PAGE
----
The famous Ladysmith rhododendron “Lady Cynthia” before it was damaged by a wind storm in December. (Facebook/Marcy Horswill).

Still hope for famous Ladysmith rhododendron after wind storm

Shrub ‘Lady Cynthia’ badly damaged during December wind storm

It took over 100 years to grow and only one wind storm to damage.

A towering rhododendron stood for more than a century in Ladysmith until a December wind storm blew through the community, knocking out power and destroying two of the shrub’s three main branches.

The plant – famous to visitors and locals – is known lovingly as “Lady Cynthia.” Its mass of thick leaves in fall and winter transform to fuchsia blooms come spring.

The shrub was so big (more than 40 feet in width and height) that it could be seen from the Ladysmith waterfront.

‘Lady Cynthia’ can be saved, say experts. But it will be a long time before the shrub is back to its former glory as a Ladysmith landmark. (Submitted/Peter Richmond)

Peter Richmond, the owner of the property where Lady Cynthia lives, only got to enjoy the full magnitude of the famous shrub for a year.

The wind storm was a “sad event,” he said.

“When it was in bloom it was a stunning spectacle to see,” he added. “It was a nice tree to stand under.”

Richmond said numerous horticulturalists and members of rhododendron societies have visited his property to see what can be saved of the historic shrub.

They say it should live, he said. “We have to cut all the weight off of it, it’ll need to be trimmed back significantly.”

Camosun College horticulture instructor Dale Toronitz said rhododendrons are hardy but don’t tolerate extreme wind exposure well.

“[Wind] can be an issue when they get really large and old and have a bigger canopy and catch more wind,” he said. “That was an unusual wind and it could have been the direction of it. You can’t really guard too much against the wind with [rhododendrons].”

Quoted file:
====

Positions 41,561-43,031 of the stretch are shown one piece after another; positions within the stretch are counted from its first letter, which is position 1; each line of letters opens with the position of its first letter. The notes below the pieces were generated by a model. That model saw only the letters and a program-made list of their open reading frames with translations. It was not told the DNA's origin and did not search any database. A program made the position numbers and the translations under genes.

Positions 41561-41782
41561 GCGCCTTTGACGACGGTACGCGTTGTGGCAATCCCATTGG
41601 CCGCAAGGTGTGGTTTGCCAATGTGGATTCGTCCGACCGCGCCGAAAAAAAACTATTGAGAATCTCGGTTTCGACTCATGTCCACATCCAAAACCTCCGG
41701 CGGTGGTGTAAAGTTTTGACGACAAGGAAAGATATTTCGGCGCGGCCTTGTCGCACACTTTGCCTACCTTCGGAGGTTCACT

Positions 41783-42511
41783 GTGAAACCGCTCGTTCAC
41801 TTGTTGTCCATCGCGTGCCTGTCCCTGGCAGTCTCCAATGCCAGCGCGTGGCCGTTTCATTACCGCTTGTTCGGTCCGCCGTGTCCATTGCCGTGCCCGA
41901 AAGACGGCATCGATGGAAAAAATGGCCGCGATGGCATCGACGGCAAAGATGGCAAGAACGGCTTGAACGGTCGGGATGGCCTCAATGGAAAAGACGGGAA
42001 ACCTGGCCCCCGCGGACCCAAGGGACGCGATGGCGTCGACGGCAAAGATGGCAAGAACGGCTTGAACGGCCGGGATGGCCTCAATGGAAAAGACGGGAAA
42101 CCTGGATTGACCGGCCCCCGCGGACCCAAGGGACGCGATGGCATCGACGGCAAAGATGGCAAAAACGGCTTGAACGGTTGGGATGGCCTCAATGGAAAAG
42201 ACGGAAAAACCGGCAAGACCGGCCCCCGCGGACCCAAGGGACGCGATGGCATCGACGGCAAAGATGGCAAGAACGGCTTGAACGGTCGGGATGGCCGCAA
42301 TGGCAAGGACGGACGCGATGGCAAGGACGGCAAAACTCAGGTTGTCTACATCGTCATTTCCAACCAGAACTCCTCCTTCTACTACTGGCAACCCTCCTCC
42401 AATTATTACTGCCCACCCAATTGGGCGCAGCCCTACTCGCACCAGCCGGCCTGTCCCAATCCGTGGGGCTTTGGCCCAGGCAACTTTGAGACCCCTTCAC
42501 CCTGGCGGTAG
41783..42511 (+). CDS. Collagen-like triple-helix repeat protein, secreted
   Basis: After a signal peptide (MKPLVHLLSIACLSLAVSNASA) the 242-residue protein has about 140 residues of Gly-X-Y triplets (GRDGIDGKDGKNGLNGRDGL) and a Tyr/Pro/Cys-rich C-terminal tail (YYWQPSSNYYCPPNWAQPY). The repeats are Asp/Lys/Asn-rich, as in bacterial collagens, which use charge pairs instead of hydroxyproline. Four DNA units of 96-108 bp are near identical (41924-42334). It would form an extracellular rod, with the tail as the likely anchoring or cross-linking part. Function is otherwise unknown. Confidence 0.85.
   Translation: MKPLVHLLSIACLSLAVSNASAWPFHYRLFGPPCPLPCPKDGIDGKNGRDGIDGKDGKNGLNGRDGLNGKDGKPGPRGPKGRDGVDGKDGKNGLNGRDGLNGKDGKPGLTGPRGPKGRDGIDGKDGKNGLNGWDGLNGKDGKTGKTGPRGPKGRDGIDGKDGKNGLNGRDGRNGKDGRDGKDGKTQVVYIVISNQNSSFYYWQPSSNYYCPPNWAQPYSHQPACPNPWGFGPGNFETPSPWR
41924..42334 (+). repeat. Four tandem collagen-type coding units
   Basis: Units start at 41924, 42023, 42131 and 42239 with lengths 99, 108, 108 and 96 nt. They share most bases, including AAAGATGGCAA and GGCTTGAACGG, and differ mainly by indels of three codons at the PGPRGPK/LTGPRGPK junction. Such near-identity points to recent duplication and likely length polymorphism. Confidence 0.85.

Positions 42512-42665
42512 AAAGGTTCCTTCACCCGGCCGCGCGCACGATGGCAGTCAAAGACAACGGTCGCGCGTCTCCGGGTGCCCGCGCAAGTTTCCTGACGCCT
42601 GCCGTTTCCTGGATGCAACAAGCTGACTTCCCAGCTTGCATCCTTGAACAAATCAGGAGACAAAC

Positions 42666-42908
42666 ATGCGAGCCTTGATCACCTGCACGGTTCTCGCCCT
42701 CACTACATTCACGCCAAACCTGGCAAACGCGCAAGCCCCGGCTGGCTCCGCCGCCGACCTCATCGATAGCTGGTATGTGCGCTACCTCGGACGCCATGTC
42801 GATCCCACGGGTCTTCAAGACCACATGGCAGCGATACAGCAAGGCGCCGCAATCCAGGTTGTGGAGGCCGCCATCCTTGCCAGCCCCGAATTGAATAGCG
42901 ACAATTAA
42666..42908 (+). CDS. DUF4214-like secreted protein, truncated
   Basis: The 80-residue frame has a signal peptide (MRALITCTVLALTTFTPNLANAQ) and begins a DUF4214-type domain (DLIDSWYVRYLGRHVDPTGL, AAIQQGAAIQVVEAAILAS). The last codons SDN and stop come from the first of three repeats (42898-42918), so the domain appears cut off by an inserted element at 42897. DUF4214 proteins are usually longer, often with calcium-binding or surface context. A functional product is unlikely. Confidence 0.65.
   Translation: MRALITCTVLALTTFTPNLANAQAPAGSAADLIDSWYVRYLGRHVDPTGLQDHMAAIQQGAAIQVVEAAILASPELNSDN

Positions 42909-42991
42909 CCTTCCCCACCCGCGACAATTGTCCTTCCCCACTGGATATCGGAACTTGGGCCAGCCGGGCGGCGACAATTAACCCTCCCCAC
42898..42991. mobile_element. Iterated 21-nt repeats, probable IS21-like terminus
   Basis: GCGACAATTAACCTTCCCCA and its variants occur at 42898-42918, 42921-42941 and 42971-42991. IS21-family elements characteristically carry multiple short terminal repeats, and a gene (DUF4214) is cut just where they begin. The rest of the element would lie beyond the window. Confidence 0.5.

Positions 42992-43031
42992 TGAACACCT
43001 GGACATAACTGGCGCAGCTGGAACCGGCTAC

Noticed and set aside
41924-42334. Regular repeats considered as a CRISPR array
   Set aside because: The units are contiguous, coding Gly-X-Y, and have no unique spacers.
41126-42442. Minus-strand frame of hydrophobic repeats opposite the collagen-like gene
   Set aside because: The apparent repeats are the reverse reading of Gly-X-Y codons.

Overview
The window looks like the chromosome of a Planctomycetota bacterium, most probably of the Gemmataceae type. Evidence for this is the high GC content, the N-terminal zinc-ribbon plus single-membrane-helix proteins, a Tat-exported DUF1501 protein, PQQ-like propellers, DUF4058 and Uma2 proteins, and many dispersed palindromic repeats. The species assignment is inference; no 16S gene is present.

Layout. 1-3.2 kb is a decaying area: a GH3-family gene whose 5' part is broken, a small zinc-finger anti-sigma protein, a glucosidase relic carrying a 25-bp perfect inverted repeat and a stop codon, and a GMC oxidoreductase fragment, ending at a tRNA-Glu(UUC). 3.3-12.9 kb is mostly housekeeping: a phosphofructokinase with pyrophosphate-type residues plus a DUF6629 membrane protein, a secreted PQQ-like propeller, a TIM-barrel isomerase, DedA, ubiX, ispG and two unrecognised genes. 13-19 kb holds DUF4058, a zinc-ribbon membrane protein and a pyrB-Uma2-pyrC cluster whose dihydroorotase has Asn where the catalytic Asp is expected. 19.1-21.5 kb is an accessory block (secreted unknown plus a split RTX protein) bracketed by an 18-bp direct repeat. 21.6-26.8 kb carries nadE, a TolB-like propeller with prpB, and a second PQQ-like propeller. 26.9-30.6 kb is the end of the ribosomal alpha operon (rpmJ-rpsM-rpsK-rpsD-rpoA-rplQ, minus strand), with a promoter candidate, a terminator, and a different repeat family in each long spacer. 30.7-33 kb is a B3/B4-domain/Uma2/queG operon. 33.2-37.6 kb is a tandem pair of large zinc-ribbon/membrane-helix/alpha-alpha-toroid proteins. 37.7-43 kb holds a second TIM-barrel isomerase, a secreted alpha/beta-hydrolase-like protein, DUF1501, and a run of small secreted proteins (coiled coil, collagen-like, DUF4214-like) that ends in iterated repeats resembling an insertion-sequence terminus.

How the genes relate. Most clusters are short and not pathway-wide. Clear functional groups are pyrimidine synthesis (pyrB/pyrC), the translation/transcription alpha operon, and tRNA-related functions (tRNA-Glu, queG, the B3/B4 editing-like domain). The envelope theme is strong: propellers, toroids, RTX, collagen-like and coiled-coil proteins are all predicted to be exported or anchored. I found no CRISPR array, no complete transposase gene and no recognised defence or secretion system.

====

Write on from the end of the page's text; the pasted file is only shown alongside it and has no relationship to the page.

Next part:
Toronitz agreed the owners can save the ancient shrub by trimming it back to the remaining stumps.

They could also grow new “rhodies” by weighting branches into the soil.

“Put mulch or soil over top and they will root in one or two years.”



nina.grossman@blackpress.ca

Follow Nina on Twitter

Just Posted

Is Terrace prepared for a rail disaster?

Council asked to review surge in dangerous goods movement: “I live in the blast zone,” says resident

DoK delays third reading of TSW land rezoning

Decision on hold until another public hearing is held

Woman killed in head-on crash near Vanderhoof

RCMP say driver crossed the centre line and hit a loaded fuel tanker truck

RCMP to review actions at Wet’suwet’en pipeline protest camps

Senior Mountie says he hopes protests will be peaceful following deal with hereditary chiefs

Kitimat home assessment values soar

Values increase based on LNG Canada development

First Nation supporters march to Horgan’s MLA office

Dozens marched across the Greater Victoria community of Langford to support the Wet’suwet’en people

Condo rental bans may be on way out with B.C. empty home tax

Many exemptions to tax, but annual declarations required

Canucks rookie Elias Pettersson ‘feeling good’ after knee injury

Pettersson said he wasn’t feeling any pain during Wednesday’s skate

Kentucky canoe outfit borrows photo of Trudeau family to market business

They are in a red canoe, all clad in life jackets, and Sophie Gregoire Trudeau and Ella-Grace are waving

Ratfish generates social media buzz on Vancouver Island

Boneless, glowing creature a common bycatch, but it usually stays in deep waters – fish expert

UPDATE: Liberal bows out of byelection after singling out Jagmeet Singh’s race

Karen Wang says she made comments online that referenced Singh’s cultural background

Daredevil changes game plan to jump broken White Rock pier

Brooke Colby tells council daredevil event would help boost waterfront business

B.C. storm totals $37M in insured damages

The December storm wreaked havoc on B.C.’s south coast

Most Read